We're lucky if we have parents or in-laws that love and adore our children. We know that having grandparents can be wonderful. But what if those grandparents try to call the parenting shots or offer advice we don't need? Linda Morgan, editor at ParentMap and author of the book, Beyond Smart, has some ideas.
Why do some grandparents seem to think they have all the answers when it comes to raising kids?
Grandparents feel they've spent years mastering the art of raising children. And let's face it, they've been through it, been in the trenches. They feel they've built a knowledge base and they have.
Many parents and grandparents disagree over ways to raise the kids. Why does that happen so often?
Sometimes it's hard for grandparents to recognize that things change. Babies don't - but philosophies, parenting advice and experts all do. The culture changes. Examples - babies sleeping on their backs. Kids can't ride in front seats.
How should parents cope with overbearing grandparents?
First of all, be tolerant. Give the grandparents some credit. They raised you - look how good you turned out. Next, come up with diplomatic ways to deflect criticism. Be direct but polite. As in, thanks, but this is the way we've decided to handle tantrums - or potty training or bedtime.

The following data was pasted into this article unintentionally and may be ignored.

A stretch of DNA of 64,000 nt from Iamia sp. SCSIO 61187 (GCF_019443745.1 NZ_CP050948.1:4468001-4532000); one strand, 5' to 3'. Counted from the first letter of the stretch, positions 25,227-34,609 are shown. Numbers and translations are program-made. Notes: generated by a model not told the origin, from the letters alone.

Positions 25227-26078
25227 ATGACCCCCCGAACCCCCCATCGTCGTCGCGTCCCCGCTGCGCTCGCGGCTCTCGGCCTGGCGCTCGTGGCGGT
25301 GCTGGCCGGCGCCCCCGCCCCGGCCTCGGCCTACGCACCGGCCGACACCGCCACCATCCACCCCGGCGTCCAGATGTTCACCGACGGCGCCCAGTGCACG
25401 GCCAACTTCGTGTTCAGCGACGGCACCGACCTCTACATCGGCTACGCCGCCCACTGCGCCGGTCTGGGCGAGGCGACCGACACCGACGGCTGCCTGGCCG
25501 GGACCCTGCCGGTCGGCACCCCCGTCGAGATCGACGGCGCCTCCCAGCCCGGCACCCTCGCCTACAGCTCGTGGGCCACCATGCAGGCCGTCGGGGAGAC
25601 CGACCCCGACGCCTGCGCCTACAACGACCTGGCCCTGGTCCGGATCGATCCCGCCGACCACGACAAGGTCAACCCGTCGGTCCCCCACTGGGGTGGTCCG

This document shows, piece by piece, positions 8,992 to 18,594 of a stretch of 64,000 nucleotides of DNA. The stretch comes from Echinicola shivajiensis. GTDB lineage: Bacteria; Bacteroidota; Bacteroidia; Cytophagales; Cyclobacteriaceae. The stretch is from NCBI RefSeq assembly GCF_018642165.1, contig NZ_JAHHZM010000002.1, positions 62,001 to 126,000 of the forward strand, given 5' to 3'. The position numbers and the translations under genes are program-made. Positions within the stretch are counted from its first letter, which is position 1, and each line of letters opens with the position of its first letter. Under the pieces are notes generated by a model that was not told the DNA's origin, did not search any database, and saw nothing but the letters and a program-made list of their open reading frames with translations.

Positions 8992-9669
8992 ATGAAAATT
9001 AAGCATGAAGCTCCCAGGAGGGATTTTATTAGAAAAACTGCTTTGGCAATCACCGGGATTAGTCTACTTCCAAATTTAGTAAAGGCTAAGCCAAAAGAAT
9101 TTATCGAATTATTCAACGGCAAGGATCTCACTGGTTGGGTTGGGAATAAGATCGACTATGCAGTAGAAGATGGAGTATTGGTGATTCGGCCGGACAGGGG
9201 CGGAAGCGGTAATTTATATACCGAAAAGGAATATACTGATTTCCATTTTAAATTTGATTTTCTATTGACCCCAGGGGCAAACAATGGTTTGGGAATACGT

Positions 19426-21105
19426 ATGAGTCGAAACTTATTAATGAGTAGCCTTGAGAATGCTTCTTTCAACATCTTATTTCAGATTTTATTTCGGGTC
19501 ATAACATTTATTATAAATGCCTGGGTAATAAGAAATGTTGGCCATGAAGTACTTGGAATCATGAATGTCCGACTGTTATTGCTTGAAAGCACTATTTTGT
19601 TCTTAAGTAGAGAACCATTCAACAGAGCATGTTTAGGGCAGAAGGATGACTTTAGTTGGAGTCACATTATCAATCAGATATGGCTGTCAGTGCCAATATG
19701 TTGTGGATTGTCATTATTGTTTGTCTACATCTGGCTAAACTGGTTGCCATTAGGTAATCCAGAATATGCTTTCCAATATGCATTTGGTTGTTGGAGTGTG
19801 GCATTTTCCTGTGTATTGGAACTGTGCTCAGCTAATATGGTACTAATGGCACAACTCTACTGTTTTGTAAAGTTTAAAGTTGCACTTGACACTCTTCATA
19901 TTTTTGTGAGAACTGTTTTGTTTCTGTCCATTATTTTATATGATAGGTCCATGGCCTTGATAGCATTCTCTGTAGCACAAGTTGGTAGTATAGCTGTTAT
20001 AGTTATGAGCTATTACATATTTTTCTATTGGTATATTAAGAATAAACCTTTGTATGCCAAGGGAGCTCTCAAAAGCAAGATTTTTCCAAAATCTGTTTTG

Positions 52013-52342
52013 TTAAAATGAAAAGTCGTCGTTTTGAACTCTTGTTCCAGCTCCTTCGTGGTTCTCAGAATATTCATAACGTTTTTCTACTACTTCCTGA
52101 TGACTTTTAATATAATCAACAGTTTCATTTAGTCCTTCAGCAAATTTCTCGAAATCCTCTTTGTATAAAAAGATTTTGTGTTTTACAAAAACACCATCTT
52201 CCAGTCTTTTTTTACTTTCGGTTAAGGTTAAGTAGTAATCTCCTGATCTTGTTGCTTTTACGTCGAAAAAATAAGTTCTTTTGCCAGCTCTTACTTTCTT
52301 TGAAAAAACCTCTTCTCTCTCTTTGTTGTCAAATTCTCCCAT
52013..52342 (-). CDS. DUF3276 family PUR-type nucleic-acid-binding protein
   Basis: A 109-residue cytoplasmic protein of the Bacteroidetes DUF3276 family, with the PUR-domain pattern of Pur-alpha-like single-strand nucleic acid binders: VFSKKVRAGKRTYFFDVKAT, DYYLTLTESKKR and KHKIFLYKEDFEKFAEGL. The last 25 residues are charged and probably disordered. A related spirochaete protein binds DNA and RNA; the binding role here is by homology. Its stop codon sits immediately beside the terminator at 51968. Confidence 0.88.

What can parents do to help foster a positive relationship with the grandparents?
Ask for advice before Grandma or Grandpa offers it. It makes you look inclusive, and makes the grandparents feel needed. Bypass the major matters ("When should we have our next child?") and head right for the small stuff ("What should we do when he teethes?").
Let's say your in-laws are popping in more often than you'd like. If that's happening, insist on a pre-visit heads-up and say something like, "This weekend won't work, but how about sometime next month?"
Yes, things have changed. But the truth is, the world of babies has been around a long time and your parents have been living in it longer. There's that crazy chance they may actually know something you don't.
The grandparent-grandchild relationship can be magical. You need to nurture and protect that even if that means staying quiet when hard to do that, or smiling sweetly when you just know they are wrong and you are right.